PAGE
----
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Spring Cleaning for Your Mind: Bar Talk with Eric Bartosz

Spring cleaning

Eric explains the phenomenon of “clutter anxiety,” what prompts it and what you can do to help conquer it.

Est. Read Time: 5 mins

May is a beautiful month for multiple reasons. Aside from nature being in full bloom and summer around the corner, we have Mother’s Day, Memorial Day, and, of course, Cinco De Mayo (even if we don’t fully understand it, we know it’s a good reason for a party).

May is also known as a time for spring cleaning, and it happens to be Mental Health Awareness Month, which means it’s a perfect opportunity to discuss how those two topics are linked.

Let’s start with the main headline: our brain is not a fan of clutter and does not do well with it, whether we consciously realize it or not.

Being in the presence of a mess creates cognitive overload for our brain, which has a hardwired preference for order over chaos. When we enter an environment with many different things competing for our attention simultaneously, our bodies trigger a stress response as our brain rapidly scans, processes and prioritizes the multiple focus areas in disarray.

I’ll pause here to point out that the conscious awareness of clutter-induced stress and anxiety will vary depending on the individual, but behind the scenes, our brain is reacting to the mess whether we realize it or not.

For example, let’s say you hosted a Cinco De Mayo party and had a houseful of people over on Saturday night. The margaritas were flowing, the music was cranking and by the time the last guest left, it was after midnight, and you had no interest in tackling clean-up duty. Sunday morning, you go out to the kitchen and see the disaster of the party’s aftermath. Imagine a sink full of dishes, plates with leftover food everywhere, baked food in casserole dishes on the stove, a broken blender, decorations, deflated balloons and all the crime scene evidence of what must have been an awesome party. You take one look and decide nothing is happening until after a cup of coffee and some time on the couch with some scrolling on your phone. Your spouse enters the scene and, seeing the ruin, immediately gets to work cleaning because the sight of that kitchen calamity is overwhelming and must be dealt with immediately. You may have a higher conscious tolerance for disorder and visual chaos than your spouse, but it’s safe to say that both of your brains have very similar subconscious stress-triggered reactions. Consider the likelihood that what you thought was a conscious choice to go to the other room to relax on the couch is likely a subconscious prompt to remove yourself from the ‘system overload’ environment.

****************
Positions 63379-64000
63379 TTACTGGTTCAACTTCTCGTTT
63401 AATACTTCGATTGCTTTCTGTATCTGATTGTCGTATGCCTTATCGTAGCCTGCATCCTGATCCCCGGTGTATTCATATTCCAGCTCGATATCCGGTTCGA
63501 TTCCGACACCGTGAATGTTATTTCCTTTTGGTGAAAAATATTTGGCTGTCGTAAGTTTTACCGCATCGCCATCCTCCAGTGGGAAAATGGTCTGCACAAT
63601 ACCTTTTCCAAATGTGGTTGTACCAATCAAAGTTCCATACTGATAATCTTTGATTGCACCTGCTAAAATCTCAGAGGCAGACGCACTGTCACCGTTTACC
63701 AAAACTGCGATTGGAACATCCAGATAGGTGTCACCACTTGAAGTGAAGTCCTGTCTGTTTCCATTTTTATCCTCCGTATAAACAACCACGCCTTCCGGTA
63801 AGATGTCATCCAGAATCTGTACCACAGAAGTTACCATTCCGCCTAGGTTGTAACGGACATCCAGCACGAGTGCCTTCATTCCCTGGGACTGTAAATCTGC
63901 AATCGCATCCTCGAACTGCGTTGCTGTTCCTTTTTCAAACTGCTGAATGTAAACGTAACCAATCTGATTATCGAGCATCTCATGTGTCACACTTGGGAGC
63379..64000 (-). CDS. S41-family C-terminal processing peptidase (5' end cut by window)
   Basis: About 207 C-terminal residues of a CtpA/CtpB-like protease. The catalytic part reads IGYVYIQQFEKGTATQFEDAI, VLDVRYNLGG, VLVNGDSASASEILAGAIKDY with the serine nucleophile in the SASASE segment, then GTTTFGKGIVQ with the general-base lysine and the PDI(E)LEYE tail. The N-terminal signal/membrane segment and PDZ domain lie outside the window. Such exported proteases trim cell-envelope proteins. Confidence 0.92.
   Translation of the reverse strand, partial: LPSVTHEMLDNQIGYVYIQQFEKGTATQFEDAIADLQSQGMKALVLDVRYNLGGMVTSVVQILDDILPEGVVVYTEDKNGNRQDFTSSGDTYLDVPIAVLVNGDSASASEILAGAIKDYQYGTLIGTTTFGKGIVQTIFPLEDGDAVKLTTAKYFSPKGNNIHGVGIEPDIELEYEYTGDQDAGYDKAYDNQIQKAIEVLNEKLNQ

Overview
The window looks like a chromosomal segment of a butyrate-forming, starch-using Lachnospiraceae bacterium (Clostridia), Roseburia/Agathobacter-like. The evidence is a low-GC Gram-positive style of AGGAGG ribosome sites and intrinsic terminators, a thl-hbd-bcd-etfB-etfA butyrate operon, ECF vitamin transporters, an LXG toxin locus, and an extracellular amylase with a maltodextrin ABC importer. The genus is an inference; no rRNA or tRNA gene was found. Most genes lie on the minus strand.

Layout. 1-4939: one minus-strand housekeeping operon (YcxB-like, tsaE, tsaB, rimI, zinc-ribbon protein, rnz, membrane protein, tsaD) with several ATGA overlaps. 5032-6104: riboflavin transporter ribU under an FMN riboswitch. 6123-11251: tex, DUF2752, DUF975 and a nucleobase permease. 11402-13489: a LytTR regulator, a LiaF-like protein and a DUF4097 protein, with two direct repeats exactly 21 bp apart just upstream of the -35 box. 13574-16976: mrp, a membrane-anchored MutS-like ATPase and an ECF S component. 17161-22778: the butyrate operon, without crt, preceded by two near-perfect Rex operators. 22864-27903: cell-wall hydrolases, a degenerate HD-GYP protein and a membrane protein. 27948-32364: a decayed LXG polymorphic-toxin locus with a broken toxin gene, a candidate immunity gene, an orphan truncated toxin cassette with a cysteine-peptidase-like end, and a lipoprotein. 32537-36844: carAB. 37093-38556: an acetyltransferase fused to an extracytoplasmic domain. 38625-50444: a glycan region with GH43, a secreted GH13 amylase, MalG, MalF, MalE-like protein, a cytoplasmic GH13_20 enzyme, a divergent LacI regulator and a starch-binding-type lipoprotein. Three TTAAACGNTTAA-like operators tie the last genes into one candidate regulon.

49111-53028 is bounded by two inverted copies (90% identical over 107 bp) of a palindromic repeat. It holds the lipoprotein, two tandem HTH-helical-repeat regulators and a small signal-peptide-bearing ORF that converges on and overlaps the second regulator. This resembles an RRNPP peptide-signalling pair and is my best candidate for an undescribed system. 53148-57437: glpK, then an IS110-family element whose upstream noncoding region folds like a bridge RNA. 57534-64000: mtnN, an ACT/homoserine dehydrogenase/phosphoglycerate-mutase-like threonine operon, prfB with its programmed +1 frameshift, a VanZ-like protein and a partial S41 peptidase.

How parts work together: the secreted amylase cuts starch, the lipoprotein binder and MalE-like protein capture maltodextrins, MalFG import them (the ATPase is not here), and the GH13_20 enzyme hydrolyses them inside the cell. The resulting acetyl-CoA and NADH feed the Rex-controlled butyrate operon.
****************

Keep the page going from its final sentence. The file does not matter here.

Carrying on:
This post-party isolated incident of a mess is a simple example with an easy fix. The bigger picture area of opportunity is reducing the untidiness and clutter that accumulates over time throughout our living environments in every room. This is especially true in bedrooms, which tend to achieve maximum messiness as we know that guests rarely see that part of the house. Unfortunately, we tend to spend about one-third of our day in that room, so when it’s filled with clutter, stacks of clothes and general disarray, we end up having significant exposure to an environment that is continuously creating a stress-inducing reaction, possibly on a conscious level, but certainly on the subconscious level.

I recently wrote about monotasking versus multitasking, stating that our brains do best when focusing on one thing at a time. In a cluttered living area, our brain is perpetually in overdrive, multitasking to sort the important from the unimportant. Also, as most of us can relate, trying to find something we need in a mess of drawers, closets or stacks of stuff leads to frustration and wasted time, needlessly increasing our daily stress and anxiety levels.